Two Good Knights: the music of Sir Tom Jones & Sir Elton John
Review by GRAHAM HICKS, Hicksbiz.com
Mayfield Dinner Theatre
Edmonton, Alberta, Canada
September 4 to October 28, 2018
Tickets: 780-483-4015 or mayfieldtheatre.ca
Written by Will Marks, staged by Dave Horak, music direction by Van Wilmott, choreography by Christine Bandelow
There’s a fledgling Motown Productions in town, a minor Tin Pan Alley, a writing/producing/directing all-in-one production house.
It’s composed of four artistic types with a keen awareness of the need to sell tickets at the Mayfield Dinner Theatre - musical director and overall Mayfield Dinner Theatre artistic director Van Wilmott, stage director Dave Horak, choreographer/singer Christine Bandelow, and the very low-key Will Marks as writer (a pseudonym I swear – despite his penning/compiling many Mayfield shows, nobody seems to know who Will Marks actually is).
This team takes stock of its audience – basically 50+ folks who want to be entertained as opposed to artistically pushed – then brainstorms creative ways to entertain that audience in an artistically satisfying style … plus hopefully lure that demographic into bringing their adult-children to the show as well.
Lately, it’s been about telling the stories/performing the music of icons of popular music, “twinning” so to speak – all about one musical celebrity in the first half, and another after the intermission.
In last year’s Mayfield Dinner Theatre season, it was Soul Sistas – the story/songs of Aretha Franklin pre-intermission, Tina Turner post.
Now Mayfield Dinner Theatre Productions (or whatever it’s called) has brought the stories – or chapters of the stories – about English pop icons Elton John and Tom Jones.
What’s intriguing about Two Good Knights: The Music of Sir Tom Jones and Sir Elton John is the ability of Wilmott and his team to bring these pop-star stories to light in a thoroughly professional, entertaining way within the budgetary restraints of a dinner theatre production: To assess the resources at hand within that budget, i.e. no celebrity salaries, and write admirable story-lines within those resources.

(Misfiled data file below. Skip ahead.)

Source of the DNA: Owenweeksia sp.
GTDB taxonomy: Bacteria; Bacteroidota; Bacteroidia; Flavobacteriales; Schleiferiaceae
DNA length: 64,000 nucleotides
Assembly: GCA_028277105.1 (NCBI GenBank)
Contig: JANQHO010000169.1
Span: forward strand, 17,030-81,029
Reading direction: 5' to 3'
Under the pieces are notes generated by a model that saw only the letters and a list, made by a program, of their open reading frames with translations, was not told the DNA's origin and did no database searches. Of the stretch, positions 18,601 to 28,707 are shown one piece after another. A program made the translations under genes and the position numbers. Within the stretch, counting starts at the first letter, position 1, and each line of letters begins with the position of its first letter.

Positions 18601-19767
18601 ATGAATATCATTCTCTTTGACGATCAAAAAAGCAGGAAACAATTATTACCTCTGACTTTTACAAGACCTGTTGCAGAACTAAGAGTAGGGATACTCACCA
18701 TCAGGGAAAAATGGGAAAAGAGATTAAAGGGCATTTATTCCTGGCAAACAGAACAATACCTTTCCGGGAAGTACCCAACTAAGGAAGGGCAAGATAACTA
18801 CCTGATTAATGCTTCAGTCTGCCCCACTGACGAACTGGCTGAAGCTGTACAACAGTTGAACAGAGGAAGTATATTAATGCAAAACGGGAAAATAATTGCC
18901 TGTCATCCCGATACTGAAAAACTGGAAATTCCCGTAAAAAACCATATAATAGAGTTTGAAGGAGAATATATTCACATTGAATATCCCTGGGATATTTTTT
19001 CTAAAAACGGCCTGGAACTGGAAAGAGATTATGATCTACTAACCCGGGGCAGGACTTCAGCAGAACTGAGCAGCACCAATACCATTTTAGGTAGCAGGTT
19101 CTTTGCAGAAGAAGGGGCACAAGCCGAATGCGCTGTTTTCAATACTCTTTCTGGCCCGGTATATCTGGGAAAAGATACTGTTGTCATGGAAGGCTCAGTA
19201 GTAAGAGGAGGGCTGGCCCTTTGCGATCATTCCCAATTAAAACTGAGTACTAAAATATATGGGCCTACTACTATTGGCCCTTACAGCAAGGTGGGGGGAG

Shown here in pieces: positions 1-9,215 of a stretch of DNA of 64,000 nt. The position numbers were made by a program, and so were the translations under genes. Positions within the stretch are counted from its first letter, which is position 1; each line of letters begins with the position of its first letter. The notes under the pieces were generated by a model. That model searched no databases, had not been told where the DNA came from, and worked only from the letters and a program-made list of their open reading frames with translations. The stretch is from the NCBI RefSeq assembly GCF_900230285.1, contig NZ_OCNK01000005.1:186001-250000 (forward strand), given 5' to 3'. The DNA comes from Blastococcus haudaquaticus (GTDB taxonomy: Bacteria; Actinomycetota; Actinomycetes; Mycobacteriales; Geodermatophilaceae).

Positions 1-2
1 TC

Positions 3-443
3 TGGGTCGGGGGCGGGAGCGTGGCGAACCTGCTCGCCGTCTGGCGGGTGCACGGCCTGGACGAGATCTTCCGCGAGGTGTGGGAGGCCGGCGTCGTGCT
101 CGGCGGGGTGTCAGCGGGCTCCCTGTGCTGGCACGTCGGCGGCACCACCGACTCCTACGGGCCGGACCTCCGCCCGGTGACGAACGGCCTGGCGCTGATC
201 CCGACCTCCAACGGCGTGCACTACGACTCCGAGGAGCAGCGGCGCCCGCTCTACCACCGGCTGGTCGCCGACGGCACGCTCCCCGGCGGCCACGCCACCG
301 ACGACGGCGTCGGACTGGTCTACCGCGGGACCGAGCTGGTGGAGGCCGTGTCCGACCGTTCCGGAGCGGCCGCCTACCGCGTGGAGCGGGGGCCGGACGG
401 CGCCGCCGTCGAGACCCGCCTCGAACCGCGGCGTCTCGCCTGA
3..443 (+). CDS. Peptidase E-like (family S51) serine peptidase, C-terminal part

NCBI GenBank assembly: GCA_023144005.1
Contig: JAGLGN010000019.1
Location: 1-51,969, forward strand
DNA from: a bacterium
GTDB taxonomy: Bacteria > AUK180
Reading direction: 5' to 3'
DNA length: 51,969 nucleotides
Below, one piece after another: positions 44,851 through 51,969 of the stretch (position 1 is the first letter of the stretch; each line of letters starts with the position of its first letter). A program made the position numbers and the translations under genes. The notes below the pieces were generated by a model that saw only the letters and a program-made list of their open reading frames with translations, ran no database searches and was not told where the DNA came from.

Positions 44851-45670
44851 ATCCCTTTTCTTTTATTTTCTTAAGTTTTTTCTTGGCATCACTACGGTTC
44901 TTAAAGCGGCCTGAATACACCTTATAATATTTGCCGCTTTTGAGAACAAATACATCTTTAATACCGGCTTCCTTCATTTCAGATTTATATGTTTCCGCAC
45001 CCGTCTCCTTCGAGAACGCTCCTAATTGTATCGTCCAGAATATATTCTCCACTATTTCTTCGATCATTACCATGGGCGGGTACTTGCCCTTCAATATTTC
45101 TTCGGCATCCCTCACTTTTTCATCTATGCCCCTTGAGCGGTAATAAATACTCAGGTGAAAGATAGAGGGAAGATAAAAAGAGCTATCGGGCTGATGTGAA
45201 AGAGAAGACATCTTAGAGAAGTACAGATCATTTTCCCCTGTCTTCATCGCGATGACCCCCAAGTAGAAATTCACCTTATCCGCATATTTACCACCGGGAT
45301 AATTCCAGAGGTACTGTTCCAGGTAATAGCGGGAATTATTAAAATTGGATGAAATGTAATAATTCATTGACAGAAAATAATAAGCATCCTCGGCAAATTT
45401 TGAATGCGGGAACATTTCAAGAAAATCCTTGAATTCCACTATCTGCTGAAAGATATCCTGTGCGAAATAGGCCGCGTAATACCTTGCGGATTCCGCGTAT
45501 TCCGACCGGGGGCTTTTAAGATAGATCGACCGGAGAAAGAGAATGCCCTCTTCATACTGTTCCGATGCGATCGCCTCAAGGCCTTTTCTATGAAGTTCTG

It helps that Wilmott has assembled the very best of back-up bands over the years – great musicians who for the most part live in Edmonton, have no interest in celebrityhood, and happily play whatever Wilmott throws at them. Half the enjoyment of a Mayfield Dinner Theatre musical is listening to these awesome talents who play as one.
Wilmott has an uncanny talent for spotting little-known singers with the perfect voices and musical talent to play the celebrity roles.
Kieren Martin Murphy (Tom Jones) and Keith Reston-Spalding (Elton John) are hardly famous.
But close your eyes at the opening night of Two Good Knights, and you’d swear you were listening to Tom Jones or Elton John themselves. Reston-Spalding was equally astounding as a pianist, playing Elton John’s complex riffs with ease.
The challenge? In Reston-Spalding’s case, it’s that this superb piano-player who can “do” Elton John down to every inflection and soaring vocal note, and even has an Elton John physique … is not an actor.
What to do? The team substituted narrator/multi-character Chris Bullough to carry the narrative thread of Two Good Knights through its second half, especially with the very clever, if thoroughly silly, notion of using a humourous Queen Elizabeth to stitch the two halves together to re-enact the queen’s bestowing the title of “sir knight” upon both … which is about as much as Elton John and Tom Jones have in common in real life.
Meanwhile both the audience and Reston-Spalding are quite happy to have him trot on-and-off stage to his grand piano and sing Elton John’s hits (much better than Elton John these days – the last time I saw Elton John in Edmonton, so many years ago, he had lost most of his higher vocal range).
So Wilmott and his team create and mount a thoroughly professional show with immense audience appeal – Tom Jones and Elton John reaching out to patrons from 40 to 85 – without breaking the bank.
To that end, one admires the multi-tasking taking place. Bullough plays every supporting character (and the queen) with ease. Back-up singer Jennifer McMillan moves back and forth from keyboards. Tremendous horn/reed players Bob Tildesley and Paul Lamoureux work their way downstage to play Welsh patrons at early Tom Jones’ pub performances.
Are these “biopic icon” shows, as they are called, cheesy?
To a degree, of course! But, somehow, Wilmott and the Mayfield team are producing really fun, well-mounted musicals that are starting to have a very satisfying over-all personality. I go to a Mayfield Dinner Theatre show knowing I will be well fed (stick to the cold seafood buffet and the roast beef: you can’t go wrong) and happily entertained.